She went on to pay tribute to teachers and the impact they’ve had on her life including her principal. He pointed her on the path to achieving her nursing dream. He helped her into Georgia Baptist College of Nursing at Mercer University where students could work their way through the program.

“Out of all the teachers I had, I only had one that was bad. All the rest of them made up for that,” Shaw recalled. “It’s been a wonderful life, and I have enjoyed it. It has been a blessing.”

Shaw and her family moved to Blairsville after eliminating Alaska as their other option. She worked at the hospital for $400 a month for 11 years and learned a lot while she was there.

The maintenance, technology, and special education department received special recognition for all of their efforts.

Maintenance handles a range of projects every day and often, no one has any idea about their responsibilities or accomplishments from food delivery to fixing a roof.

Image of the Avis Shaw Healthcare Science wing courtesy of UCS.

The special education department is a model district for the state with several families choosing Union County because of the department.

The technology department made online learning for Union County possible by thinking ahead and planning for the pandemic. They had every child a Chromebook within 24 hours and prepared wi-fi hotspots.

“These folks are very much the unsung heroes of why we’re successful,” Superintendent John Hill added.

Tony Hunter will continue being the board chair for 2021, and Patrick White will continue as the vice-chair for another year.

 

Pickens VA Clinic dedicates flag on 4th of July

Community, Featured, Featured Stories, News
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JASPER, Ga. – Today marked a special day for veterans in Pickens county as the VA Clinic not only celebrated Independence Day, but honored the day and the location as they raised, in dedication, a new flag on their flagpole.

flagThe American Flag was custom made by Annin with 100 percent American made materials according to the Va Clinic’s statements online. They said Annin was established in 1847 and is the largest and oldest manufacturer of flags in the world. Their flags draped Abraham Lincoln’s casket, were raised at Iwo Jima, and have flown to the moon.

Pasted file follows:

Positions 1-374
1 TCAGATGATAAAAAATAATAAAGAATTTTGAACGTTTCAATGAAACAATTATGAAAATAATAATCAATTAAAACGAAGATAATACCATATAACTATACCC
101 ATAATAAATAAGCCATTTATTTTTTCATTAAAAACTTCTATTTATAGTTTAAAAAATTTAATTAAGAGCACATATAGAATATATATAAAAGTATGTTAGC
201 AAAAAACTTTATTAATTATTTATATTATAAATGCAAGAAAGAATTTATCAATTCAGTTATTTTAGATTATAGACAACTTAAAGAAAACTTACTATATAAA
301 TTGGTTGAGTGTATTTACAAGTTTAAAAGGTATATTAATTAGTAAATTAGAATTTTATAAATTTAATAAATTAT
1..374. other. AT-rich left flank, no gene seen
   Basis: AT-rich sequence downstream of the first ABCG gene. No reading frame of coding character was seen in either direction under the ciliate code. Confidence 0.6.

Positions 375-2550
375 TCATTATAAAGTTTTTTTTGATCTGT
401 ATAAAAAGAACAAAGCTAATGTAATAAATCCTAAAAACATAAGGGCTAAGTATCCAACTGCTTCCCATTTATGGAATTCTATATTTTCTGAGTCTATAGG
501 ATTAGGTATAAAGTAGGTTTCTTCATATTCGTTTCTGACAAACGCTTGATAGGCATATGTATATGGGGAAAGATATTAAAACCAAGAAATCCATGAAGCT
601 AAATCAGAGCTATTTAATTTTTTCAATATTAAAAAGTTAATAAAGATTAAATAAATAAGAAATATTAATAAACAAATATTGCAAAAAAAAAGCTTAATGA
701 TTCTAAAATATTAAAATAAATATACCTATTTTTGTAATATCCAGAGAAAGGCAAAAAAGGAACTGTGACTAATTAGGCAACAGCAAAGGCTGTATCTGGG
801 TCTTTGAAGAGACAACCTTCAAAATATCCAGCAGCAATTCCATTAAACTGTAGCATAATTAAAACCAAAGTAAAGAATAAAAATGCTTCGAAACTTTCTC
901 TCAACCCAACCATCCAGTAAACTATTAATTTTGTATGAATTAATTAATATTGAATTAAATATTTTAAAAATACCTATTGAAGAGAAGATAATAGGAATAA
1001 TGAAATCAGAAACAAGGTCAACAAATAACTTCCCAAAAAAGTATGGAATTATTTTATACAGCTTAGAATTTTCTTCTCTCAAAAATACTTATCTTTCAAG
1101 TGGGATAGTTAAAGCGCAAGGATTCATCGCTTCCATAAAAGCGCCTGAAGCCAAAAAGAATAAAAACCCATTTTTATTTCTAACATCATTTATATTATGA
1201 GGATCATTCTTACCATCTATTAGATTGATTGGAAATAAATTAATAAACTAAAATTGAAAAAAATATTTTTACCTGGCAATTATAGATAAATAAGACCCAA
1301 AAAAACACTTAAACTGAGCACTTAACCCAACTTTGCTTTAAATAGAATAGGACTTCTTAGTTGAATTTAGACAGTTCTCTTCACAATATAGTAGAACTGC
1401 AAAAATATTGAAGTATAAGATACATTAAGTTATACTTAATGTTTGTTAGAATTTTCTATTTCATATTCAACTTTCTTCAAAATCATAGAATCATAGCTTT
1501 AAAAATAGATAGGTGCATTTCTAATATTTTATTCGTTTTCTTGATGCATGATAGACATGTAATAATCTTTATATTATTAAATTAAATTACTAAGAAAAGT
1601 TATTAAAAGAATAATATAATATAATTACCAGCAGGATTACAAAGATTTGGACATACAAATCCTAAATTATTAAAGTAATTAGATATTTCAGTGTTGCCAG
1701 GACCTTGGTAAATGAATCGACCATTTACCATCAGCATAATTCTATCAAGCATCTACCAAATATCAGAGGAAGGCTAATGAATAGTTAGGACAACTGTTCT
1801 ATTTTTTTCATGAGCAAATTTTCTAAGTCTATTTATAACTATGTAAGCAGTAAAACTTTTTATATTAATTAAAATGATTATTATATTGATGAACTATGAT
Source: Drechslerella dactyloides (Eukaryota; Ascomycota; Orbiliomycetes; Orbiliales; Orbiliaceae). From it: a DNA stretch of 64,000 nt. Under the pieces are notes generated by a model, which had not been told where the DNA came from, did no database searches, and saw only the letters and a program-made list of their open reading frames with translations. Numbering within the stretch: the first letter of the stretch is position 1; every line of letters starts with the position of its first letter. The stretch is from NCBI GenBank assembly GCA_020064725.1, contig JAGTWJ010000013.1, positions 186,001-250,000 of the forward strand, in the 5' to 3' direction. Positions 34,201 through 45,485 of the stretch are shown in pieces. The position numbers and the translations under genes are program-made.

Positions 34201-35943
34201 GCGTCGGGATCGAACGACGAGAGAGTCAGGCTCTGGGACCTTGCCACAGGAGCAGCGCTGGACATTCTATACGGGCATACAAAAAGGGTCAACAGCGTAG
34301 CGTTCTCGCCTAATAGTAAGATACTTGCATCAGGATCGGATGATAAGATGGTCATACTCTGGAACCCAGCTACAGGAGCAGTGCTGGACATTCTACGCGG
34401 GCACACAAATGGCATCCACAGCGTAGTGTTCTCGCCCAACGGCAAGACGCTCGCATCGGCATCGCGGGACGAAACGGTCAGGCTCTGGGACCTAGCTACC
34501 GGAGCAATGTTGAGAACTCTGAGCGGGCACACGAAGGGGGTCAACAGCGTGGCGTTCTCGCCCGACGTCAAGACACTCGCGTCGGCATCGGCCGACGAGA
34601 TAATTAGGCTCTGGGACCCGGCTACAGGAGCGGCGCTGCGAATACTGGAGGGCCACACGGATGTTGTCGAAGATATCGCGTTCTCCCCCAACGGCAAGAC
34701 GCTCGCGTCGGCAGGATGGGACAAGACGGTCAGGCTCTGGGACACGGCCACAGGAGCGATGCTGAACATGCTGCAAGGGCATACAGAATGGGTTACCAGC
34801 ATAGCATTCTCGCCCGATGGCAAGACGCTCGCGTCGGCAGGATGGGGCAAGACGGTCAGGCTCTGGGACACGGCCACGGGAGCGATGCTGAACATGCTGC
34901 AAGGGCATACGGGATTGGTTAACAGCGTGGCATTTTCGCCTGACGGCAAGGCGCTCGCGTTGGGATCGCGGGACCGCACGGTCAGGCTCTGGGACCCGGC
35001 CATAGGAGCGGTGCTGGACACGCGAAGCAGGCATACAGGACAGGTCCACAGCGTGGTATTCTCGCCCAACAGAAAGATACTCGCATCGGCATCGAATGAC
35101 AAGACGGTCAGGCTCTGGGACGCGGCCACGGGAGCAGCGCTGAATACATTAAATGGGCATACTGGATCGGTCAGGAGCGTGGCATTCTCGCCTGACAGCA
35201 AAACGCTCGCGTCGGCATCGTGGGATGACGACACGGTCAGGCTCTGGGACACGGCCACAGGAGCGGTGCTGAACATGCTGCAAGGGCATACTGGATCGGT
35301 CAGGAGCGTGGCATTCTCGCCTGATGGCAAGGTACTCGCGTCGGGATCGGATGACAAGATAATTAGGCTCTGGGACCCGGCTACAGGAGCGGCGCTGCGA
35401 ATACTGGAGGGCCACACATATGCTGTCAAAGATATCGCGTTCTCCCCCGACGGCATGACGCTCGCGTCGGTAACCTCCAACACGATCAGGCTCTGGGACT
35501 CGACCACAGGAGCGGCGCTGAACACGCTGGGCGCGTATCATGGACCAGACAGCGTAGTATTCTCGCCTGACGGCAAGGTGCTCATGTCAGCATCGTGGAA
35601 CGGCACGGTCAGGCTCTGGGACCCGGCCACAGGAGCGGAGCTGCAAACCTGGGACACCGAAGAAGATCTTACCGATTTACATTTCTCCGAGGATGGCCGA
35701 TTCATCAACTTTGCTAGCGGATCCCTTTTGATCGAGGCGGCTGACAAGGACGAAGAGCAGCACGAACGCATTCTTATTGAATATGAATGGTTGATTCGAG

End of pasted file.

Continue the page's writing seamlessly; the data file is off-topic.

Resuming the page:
The Marine Corps League North Georgia Mountain Detachment 1280  raised the flag and the Disabled American Veterans Chapter 47 Honor Guard of Jasper, Georgia conducted a firing salute. Mark Mitton lead prayer to start. Britney Walker sang the National Anthem.

The flag measures 30 feet by 38 feet and was raised on a 90 feet tall flagpole. Owner of the VA Clinic Building, Supervisor of the property, and the man who purchased and built the flagpole in front of the clinic, David Shouse said the event went far better than he expected as they filled every parking space and even had more parking on a nearby hill.

flagShouse said that when he was first asked to build a flagpole in front of the VA Clinic, he was told they could have a small one or something sufficient. Shouse said he replied at the time, “If we’re going to build a flagpole, then we are going to build a flagpole.” Since the construction, Shouse said they have flown smaller flags to let the pole settle and have some time before adding a larger one with more weight and wind drag.

However, Shouse said that the larger flag was not supposed to be delivered until August. But as the times aligned, and they were able to have it delivered last week, they pushed for a more meaningful day, July 4, 2020. Independence Day would become their day of celebration and dedication, for just as we celebrate our freedoms, our independence, and our rights on this day, so too would this day hold meaning for the clinic, and for the flag flying outside of it. A representation that Shouse said would mark a “modern VA Clinic that will provide local care to our veteran’s that have waited so patiently for something they deserve.”

The VA Clinic serves local veterans in, according to Shouse, a community with the largest veteran demographic population in the county and serving those veterans is a necessary service for such a place.

More than just a flag, it is the people who were there to celebrate the dedication, it was the presence of the Marine Corps League, the Veterans, the Honor Guard, the presence of people that made the dedication meaningful. For it is not a ceremony or a constructed symbol that makes something sacred. It is, instead, the people who honor that symbol, the people who recognize the meaning that make it so.

 

(Photos provided by David Shouse and the Pickens County VA Clinic)